Stack Overflow is a community of 4.7 million programmers, just like you, helping each other.

Join them; it only takes a minute:

Sign up
Join the Stack Overflow community to:
  1. Ask programming questions
  2. Answer and help your peers
  3. Get recognized for your expertise

I'm developing a specialized numerical data processing library, and I've come across an error that I can't figure out how to fix. I think it'll be easier to show an example first and then explain my problem. I also apologize for the strange names, I'm having to obfuscate for legal purposes.

{-# LANGUAGE MultiParamTypeClasses #-}
{-# LANGUAGE FlexibleInstances     #-}

data MyError = MyError String deriving (Eq, Show)

data MyList    = MyList [Double] deriving (Eq, Show)
data NamedList = NamedList String MyList deriving (Eq, Show)

class MyNum a b ret where
    myAdd       :: a -> b -> Either MyError ret
    myLessThan  :: a -> b -> Either MyError Bool

instance MyNum MyList Double MyList where
    myAdd (MyList xs) x = Right $ MyList $ map (+x) xs
    myLessThan (MyList xs) x = Right $ all (< x) xs

instance MyNum NamedList Double NamedList where
    myAdd (NamedList n l) x = fmap (NamedList n) $ myAdd l x
    myLessThan (NamedList n l) x = myLessThan l x

If I try to compile this, I get the error

No instance for (MyNum MyList Double ret0)
  arising from a use of `myLessThan'
The type variable `ret0' is ambiguous
Possible fix: add a type signature that fixes these type variable(s)
Note: there is a potential instance available:
  instance MyNum MyList Double MyList
    -- Defined at testing_instances.hs:13:10
Possible fix:
  add an instance declaration for (MyNum MyList Double ret0)
In the expression: myLessThan l x
In an equation for `myLessThan':
    myLessThan (NamedList n l) x = myLessThan l x
In the instance declaration for `MyNum NamedList Double NamedList'

Because the compiler can't figure out which specific instance of MyNum to use for MyList. It works for myAdd because the return type for MyNum is easily derived, but it can't figure it out for myLessThan. I want to use this typeclass so that I can easily add fine-grained error handling throughout, and because my actual code has the equivalent of +, -, *, /, <, <=, >, and >=, and I want to make an instance for MyNum Double MyList MyList, MyNum MyList MyList MyList, and similar ones for NamedList. Unless there's an easier way to do this, it's so that I can have polymorphic commutative operators.

However, I can't figure out what type signature to add to myLessThan for the second instance so that it can know which instance to use. I know one solution would be to split the arithmetic and comparison operators into two separate type classes, but I would like to avoid doing so if at all possible.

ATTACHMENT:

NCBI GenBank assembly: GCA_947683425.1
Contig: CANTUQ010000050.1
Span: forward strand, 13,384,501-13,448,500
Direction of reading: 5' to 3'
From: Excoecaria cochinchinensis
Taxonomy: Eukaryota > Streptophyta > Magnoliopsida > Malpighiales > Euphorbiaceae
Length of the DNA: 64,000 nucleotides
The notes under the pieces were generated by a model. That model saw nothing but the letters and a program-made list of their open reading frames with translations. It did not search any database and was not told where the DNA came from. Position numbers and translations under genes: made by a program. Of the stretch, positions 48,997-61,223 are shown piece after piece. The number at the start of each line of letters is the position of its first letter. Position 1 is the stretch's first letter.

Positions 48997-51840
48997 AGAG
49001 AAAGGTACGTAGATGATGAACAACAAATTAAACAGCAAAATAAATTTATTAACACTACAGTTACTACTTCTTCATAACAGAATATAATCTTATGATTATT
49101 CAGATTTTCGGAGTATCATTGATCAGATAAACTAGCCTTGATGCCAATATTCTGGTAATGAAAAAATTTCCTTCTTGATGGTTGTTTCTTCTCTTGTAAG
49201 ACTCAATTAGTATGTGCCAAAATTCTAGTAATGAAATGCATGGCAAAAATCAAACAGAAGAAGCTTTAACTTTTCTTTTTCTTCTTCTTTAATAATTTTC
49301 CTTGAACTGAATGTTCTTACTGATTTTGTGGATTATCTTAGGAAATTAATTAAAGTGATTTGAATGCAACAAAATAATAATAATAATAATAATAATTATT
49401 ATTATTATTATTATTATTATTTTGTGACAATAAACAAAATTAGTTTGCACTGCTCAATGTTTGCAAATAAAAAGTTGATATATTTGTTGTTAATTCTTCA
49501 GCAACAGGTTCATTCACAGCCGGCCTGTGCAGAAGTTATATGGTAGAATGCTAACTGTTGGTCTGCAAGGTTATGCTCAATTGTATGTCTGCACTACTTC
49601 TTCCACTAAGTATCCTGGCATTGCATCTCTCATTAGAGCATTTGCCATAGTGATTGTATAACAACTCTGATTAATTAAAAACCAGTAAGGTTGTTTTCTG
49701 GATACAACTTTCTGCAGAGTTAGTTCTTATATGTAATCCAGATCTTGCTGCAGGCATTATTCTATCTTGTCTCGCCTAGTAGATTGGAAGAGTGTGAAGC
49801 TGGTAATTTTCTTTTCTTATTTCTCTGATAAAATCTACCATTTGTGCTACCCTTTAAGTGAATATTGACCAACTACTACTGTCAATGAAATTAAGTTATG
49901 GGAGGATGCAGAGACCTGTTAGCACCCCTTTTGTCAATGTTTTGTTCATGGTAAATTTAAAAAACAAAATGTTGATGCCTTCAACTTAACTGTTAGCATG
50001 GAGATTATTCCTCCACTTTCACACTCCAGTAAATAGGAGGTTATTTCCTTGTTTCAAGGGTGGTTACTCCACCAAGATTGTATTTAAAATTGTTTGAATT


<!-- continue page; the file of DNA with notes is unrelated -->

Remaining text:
share|improve this question
up vote 11 down vote accepted

You can use functional dependencies to specify that "ret is uniquely determined by a and b".

{-# LANGUAGE FunctionalDependencies #-}
class MyNum a b ret | a b -> ret where

This lets the typechecker know that it can pick the correct instance definition, knowing only the a and b from the arguments in your:

myLessThan (NamedList n l) x = myLessThan l x

The compiler will now complain if you define an additional instance with the same a and b but a different ret, such as

instance MyNum MyList Double SomeOtherType where
share|improve this answer
This is a previously unfamiliar construct in Haskell for me, and exactly what I was needing, thanks! – bheklilr Aug 26 '13 at 23:44
@bheklilr glad I could help. You might also want to learn about TypeFamilies, which are easier to work with in some ways and more powerful. – jberryman Aug 27 '13 at 0:53

As jberryman noted, you can use TypeFamilies. And this is how:

-{-# LANGUAGE FlexibleInstances     #-}
+{-# LANGUAGE TypeFamilies #-}

-class MyNum a b ret where
-    myAdd       :: a -> b -> Either MyError ret
+class MyNum a b where
+    type Ret a b
+    myAdd       :: a -> b -> Either MyError (Ret a b)

-instance MyNum MyList Double MyList where
+instance MyNum MyList Double where
+    type Ret MyList Double = MyList

-instance MyNum NamedList Double NamedList where
+instance MyNum NamedList Double where
+    type Ret NamedList Double = NamedList

I just moved ret type from class parameter to associated type Ret.
It is a TypeFamily-way to state that there is function from class parameters a and b to Ret.

share|improve this answer
I like that it removes the third explicit type parameter from the MyNum class. Does anyone have any information on which one performs better, though? I don't mind a bit more cluttered code if it means that it runs faster, or if type families are more efficient, I'd rather use that solution. – bheklilr Aug 27 '13 at 13:06
As far as I am aware, both solutions will have equal performance. You can check the compiled core to see if there is any difference - but in this case I wouldn't expect there to be one. – ocharles Aug 27 '13 at 13:32
@ocharles I'll try profiling it when I get the chance, and I'll try to post an update later with my results – bheklilr Aug 27 '13 at 16:25

Your Answer


By posting your answer, you agree to the privacy policy and terms of service.

Not the answer you're looking for? Browse other questions tagged or ask your own question.